In the case of the Tianjin explosion, Weibo became the major platform for voicing public opinions. As of August 13, there were over 700 million clicks on the article hashtagged “Tianjin Tanggu Explosion” and over one million relevant posts. On Zhihu, the Chinese equivalent of the question-and-answer Quora, witnesses of the explosion posted pictures and descriptions of the blast site. Unlike victims of the Sichuan earthquake who were not used to self-reporting on smartphones, witnesses of the Tianjin explosion mostly came from urban, tech-savvy middle class families. Their narratives of the accident were unaffected by Party-sanctioned tones and perspectives, and were thus arguably more authentic.
Soon after the explosion triggered discussions on social media, the government began to censor critical comments. A freelancer, Wu Jing, reported on Weibo that some injured residents of Tianjin were arrested for protesting on the street and asking for higher compensation from the government. This post was quickly taken down.
The official news report also refused to acknowledge any environmental ramifications of the explosion. According to International Business Times, after the first rains following the initial explosions came on August 18, white chemical foam covered the streets. Citizens complained of burning sensations and rashes on skin after coming into contact with rain droplets. However, Tianjin’s environmental authorities said pollution in air and water remained at safe levels, while the Environment Protection Board advised against exposure to the rain due to traces of cyanide dust reacting with water.
It is important to note that just days after the explosion on September 3, a massive military parade would come to celebrate the “Seventieth Anniversary of Victory of Chinese People’s Resistance against Japanese Aggression and World Anti-Fascist War.” Therefore, the goal of crisis management after the Tianjin explosion was to put down any political unrest and create a forced social harmony.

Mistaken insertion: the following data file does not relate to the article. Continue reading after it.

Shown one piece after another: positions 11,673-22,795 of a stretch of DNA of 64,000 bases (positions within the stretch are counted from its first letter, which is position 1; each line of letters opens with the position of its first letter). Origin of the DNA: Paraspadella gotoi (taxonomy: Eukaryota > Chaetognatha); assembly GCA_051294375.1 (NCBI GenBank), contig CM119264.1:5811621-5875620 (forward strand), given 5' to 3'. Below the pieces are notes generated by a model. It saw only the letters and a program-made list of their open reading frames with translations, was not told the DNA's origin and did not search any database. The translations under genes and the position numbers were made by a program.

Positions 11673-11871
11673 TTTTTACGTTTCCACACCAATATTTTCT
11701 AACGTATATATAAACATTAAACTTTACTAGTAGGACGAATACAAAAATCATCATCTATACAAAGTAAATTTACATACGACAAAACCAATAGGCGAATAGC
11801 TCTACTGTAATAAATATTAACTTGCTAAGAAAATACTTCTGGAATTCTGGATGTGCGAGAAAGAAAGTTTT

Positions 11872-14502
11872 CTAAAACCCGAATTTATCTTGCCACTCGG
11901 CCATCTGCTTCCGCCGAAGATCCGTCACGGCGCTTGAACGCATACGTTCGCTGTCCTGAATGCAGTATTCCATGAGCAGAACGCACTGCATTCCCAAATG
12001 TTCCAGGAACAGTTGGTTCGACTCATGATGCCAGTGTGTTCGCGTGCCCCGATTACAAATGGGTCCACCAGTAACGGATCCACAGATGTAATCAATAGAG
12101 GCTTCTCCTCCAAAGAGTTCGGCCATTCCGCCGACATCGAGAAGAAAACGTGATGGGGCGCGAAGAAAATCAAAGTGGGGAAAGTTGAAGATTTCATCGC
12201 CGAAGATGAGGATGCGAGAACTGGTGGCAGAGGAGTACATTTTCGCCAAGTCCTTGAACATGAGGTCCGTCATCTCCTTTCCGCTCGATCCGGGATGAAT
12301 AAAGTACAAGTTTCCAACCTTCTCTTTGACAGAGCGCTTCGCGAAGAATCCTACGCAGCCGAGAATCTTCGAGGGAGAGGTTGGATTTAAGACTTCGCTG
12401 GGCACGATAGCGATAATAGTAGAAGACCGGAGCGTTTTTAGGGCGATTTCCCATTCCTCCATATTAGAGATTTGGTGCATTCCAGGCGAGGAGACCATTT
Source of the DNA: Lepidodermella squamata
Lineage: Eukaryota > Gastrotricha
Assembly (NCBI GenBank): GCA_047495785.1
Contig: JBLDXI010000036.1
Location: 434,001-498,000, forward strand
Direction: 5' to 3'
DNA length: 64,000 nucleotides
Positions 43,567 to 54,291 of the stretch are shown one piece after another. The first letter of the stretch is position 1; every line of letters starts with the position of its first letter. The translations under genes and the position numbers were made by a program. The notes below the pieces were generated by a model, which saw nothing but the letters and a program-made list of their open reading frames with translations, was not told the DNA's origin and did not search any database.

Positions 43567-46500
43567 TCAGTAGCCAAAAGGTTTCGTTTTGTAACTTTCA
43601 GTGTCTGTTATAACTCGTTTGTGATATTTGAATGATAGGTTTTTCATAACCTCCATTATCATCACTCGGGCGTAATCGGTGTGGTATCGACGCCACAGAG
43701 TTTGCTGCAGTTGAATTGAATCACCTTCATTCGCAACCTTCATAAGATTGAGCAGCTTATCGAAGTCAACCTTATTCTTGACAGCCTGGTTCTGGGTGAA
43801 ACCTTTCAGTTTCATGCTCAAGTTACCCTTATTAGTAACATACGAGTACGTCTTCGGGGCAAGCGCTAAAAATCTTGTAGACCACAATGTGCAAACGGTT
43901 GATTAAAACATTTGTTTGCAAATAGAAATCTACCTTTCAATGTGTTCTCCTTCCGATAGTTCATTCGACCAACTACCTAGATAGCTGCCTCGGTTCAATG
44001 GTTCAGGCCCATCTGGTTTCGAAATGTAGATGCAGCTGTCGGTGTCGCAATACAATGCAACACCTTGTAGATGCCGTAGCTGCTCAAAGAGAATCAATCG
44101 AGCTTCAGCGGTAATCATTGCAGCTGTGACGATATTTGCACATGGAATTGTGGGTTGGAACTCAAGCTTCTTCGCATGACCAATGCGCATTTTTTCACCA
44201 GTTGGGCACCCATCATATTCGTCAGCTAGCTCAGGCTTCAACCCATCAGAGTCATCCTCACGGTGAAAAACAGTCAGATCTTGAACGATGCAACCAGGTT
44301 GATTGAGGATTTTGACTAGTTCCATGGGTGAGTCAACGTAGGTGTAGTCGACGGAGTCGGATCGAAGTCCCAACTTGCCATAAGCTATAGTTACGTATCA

Challenge or Opportunity
Disasters, whether natural or manmade, repeatedly reflect bureaucratic ills of China’s ruling power. Beyond rescue and recovery, citizens also demand improvement and correction of the current economic and political model.
One way to respond to this request, without jeopardizing the authority of the CCP, is to enhance governmental regulation on economic activities. For instance, on January 1 this year, the government released a new Environmental Protection Law. From January to July, legal enforcement authority has processed 348 cases and issued fines totalling ¥282 million. On October 1, the government enacted new food safety regulation with heightened enforcement measures.
The trajectory of political development during Xi Jinping’s administration has been towards a stronger state and a smaller society. This “small society” is marked by diminishing channels for civic engagement in political and social matters. Accompanying the enforcement of stricter safety regulations and anti-corruption laws is the imposition of more rigorous censorship of speech and regulation of NGOs. Allen-Ebrahimian commented on this phenomenon that “the ongoing crackdown on civil societies and grassroots associations can damage their role as watchdog of law enforcement issues, but social media will remain a powerful tool for people to learn what’s happening and to voice their first-hand experiences.”
According to Robert Zoellick, former President of World Bank and former U.S. Deputy Secretary of State, preservation of the CCP ruling legitimacy has become Xi Jinping’s primary goal. So far, the “stronger state, smaller society” strategy has benefited this objective. Public opinions of Xi Jinping remain largely positive. Many praise his determination to cleanse the Party as well as the polluting air. Hardly anyone would blame him for blocking Gmail or censoring Weibo speech.
Xi is taking charge of China at a particularly delicate time when the government needs a strong-willed leader to deal with social discontent. Utilizing his personal charisma, Xi might be able to turn a disaster from a challenge of legitimacy to an opportunity to impose more governmental influence in operation of the society in the name of social harmony and national unity.
Zheyan Ni is a recent graduate of Wesleyan University and a current Princeton in Asia fellow in Hong Kong. Contact her at